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At a closed door meeting of U.S. Senators and limited government advocates in Washington, D.C. earlier this week, there was an unlikely attendee … and an unlikely champion for the adoption of an uncompromising position on the ongoing debt ceiling debate.

His name? Lindsey Graham.

“He was the most aggressive voice in the room,” one of the meeting’s attendees told FITS.

Wait … Lindsey Graham? The most liberal Republican in Washington, D.C.? The “third Senator from New York?”

That’s right … for the time being, Graham isn’t focused on his prior collaboration with U.S. Sen. John Kerry (D-Massachusetts) on energy tax hikes. Nor is he spending much time working on amnesty legislation with U.S. Sen. Charles Schumer (D-New York).

Instead, Graham is meeting regularly with Tea Party leaders like U.S. Sen. Rand Paul (R-Kentucky) and Jim DeMint (R-SC) – urging them to stand their ground against raising the debt ceiling from $14.3 to $16.7 trillion without concessions.

While our sources declined to elaborate on the specific debt ceiling strategy that Graham advocated at this meeting, they said that he gave an impassioned speech that in no uncertain terms recommended calling U.S. President Barack Obama’s bluff.

“Jaws were on the floor,” one of the meeting’s attendees told FITS.

“Lindsey Graham is born again hard,” another said, referring to a famous line from the movie Full Metal Jacket.

Graham’s South Carolina consultant, Richard Quinn, says that Graham is firmly committed to the “cut cap and balance” proposal that cleared the U.S. House of Representatives earlier this week. That plan calls for the adoption of a balanced budget amendment and a cap on the growth of government in future years – as well as modest immediate cuts.

It’s not a perfect plan – as we noted earlier this week – but it is infinitely preferable to the amorphous U.S. Senate plan, which would include roughly $1 trillion in “revenue enhancements” and no guaranteed cuts.

That plan is being advanced by a so-called “Gang of Six,” which includes Republican U.S. Senators Saxby Chambliss (RINO-Georgia), Mike Crapo (RINO-Idaho) and Tom Coburn (R-Oklahoma).

Wait … Tom Coburn? The guy who literally wrote the book on how Washington, D.C. erodes the fiscal conservative values of Republican politicians?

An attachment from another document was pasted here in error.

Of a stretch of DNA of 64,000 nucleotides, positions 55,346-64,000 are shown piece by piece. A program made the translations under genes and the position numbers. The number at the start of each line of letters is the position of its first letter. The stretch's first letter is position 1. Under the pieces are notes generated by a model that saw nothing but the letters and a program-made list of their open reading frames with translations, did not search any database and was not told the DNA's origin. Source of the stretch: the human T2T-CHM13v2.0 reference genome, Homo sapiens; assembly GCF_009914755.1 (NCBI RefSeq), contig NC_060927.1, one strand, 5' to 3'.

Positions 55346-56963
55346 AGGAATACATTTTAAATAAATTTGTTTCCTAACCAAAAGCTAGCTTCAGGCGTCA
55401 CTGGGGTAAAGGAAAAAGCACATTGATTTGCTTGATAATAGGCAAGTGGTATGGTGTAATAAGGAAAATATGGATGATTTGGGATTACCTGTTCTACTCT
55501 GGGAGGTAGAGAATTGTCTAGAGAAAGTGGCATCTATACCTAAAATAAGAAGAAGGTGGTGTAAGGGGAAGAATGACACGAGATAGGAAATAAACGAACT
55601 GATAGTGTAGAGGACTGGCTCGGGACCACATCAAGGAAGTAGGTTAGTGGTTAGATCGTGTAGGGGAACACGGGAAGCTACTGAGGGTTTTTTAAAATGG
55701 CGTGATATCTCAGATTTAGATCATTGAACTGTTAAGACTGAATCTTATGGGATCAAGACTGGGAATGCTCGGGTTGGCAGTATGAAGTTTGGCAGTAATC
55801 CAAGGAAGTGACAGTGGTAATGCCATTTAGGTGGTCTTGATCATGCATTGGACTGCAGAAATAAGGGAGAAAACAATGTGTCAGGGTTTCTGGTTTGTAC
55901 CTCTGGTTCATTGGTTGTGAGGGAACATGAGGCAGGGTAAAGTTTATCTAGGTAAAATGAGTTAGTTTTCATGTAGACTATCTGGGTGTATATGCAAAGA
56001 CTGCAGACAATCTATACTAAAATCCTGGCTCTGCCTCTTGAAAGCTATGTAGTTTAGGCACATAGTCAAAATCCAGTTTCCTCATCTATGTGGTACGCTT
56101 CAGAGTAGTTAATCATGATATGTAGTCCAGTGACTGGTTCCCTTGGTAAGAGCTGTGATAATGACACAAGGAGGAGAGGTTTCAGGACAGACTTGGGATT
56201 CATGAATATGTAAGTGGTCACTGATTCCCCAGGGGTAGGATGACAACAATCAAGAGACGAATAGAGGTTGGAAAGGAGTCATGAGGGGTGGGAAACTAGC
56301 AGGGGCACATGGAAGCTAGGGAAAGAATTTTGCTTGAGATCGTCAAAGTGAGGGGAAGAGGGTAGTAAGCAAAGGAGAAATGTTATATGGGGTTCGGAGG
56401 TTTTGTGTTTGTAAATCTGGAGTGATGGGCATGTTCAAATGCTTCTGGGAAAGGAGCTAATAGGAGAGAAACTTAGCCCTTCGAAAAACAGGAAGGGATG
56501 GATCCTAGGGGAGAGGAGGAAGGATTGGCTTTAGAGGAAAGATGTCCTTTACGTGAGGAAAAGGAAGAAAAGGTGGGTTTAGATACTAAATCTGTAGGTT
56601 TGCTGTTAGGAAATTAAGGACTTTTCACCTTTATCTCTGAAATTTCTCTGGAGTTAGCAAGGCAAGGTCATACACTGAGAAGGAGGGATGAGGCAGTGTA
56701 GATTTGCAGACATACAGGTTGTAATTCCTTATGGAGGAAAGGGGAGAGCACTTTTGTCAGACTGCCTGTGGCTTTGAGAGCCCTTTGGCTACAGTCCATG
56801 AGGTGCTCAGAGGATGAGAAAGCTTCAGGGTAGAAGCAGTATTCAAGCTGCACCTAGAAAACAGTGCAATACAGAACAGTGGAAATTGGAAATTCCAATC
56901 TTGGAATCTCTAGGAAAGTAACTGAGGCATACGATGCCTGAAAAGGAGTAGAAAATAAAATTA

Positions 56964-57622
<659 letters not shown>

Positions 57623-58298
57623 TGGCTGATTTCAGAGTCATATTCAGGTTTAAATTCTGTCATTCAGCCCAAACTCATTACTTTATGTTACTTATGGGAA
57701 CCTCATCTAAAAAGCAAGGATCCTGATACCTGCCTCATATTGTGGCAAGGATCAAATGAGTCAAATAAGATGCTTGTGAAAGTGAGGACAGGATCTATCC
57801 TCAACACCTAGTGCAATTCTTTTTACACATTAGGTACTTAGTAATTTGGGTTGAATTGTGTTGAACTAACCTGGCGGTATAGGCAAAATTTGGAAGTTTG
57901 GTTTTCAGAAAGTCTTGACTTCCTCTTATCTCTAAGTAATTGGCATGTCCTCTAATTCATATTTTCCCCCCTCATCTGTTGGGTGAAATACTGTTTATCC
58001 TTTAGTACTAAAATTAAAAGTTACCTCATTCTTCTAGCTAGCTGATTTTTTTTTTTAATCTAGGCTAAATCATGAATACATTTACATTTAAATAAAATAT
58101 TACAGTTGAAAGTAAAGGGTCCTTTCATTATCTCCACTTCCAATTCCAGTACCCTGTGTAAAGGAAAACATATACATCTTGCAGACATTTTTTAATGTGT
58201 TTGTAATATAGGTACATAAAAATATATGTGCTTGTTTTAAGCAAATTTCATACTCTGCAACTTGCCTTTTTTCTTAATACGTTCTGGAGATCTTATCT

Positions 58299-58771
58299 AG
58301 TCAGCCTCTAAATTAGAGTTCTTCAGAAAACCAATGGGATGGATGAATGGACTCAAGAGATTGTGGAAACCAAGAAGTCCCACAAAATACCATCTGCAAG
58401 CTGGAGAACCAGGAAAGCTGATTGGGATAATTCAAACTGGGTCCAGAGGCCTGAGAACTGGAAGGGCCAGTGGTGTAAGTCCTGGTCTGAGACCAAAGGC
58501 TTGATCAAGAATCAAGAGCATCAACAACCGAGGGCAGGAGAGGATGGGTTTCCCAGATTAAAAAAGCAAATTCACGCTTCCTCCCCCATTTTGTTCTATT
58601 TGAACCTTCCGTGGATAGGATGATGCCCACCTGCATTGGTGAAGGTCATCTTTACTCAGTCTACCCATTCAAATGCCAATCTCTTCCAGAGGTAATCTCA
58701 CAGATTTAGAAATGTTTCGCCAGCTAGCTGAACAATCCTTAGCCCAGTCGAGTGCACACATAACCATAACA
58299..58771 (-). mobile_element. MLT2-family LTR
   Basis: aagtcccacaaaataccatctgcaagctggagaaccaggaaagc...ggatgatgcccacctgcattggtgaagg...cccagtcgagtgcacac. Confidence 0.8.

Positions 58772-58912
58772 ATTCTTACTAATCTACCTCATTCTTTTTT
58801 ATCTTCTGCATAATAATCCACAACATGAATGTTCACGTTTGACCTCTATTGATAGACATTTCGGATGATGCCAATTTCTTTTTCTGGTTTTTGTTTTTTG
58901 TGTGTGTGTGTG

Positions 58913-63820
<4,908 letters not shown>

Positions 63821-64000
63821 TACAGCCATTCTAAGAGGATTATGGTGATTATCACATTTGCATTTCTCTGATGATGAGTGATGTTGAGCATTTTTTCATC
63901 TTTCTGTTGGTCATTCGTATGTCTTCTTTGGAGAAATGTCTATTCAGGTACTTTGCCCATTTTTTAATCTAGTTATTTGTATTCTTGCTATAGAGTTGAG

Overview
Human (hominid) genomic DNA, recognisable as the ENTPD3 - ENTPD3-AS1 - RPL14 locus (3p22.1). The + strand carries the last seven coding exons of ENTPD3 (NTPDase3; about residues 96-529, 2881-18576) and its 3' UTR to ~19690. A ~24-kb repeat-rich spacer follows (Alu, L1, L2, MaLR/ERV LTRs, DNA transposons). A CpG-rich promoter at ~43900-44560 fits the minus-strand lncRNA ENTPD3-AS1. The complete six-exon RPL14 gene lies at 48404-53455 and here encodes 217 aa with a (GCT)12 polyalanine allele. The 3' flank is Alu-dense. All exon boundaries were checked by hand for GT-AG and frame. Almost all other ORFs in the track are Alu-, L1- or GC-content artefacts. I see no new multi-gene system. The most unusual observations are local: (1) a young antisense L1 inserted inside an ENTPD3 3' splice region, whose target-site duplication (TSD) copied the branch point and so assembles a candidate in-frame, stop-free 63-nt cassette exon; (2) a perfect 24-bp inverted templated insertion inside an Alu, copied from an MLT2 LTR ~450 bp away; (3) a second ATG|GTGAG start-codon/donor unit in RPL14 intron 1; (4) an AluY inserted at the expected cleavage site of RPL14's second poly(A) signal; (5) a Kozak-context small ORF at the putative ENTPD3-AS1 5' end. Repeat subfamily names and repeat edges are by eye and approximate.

He’s supporting what amounts to nothing short of a wholesale betrayal of taxpayers? Sadly, yes.

“(Coburn)’s tired,” one of our D.C. sources says. “All you have to do is look at the man (to see) he’s been beaten down.”

Anyway, Graham’s recent ideological adjustment (we’re nowhere near ready to call it a conversion) is worth taking note of for a couple of reasons.

Locally, it impacts what is shaping up to be one of the most anticipated electoral battles in South Carolina history. In 2014, Graham is likely to be challenged by S.C. Senator Tom Davis (R-Beaufort), the leading fiscal conservative in the S.C. General Assembly.

Last month, Davis indicated that he would not run for a new U.S. House district in the event one were created in the South Carolina Lowcountry. Davis has also reportedly told leaders in the S.C. Senate that he is not interested in becoming a compromise candidate for the lieutenant governor’s office¬† in the event that its current occupant, Ken Ard, is forced to resign.

“He’s gunning for Graham,” one Lowcountry GOP activist told FITS.

On the national level, Graham’s tack to the right makes it much harder for “Republicans” in Washington to sign off on any compromise that raises the debt ceiling without real, ironclad concessions … concessions signed in blood.

After all, for the first two years of the Obama administration Graham has been the GOP’s leftward line of demarcation – occupying positions on the ideological spectrum that no other Republican dared to even approach.

The fact that he’s now staking out ground on the more conservative side of the debt ceiling debate removes an element of “cover” for Republican politicians tempted to cave on the debt debate.

Pic: via Daylife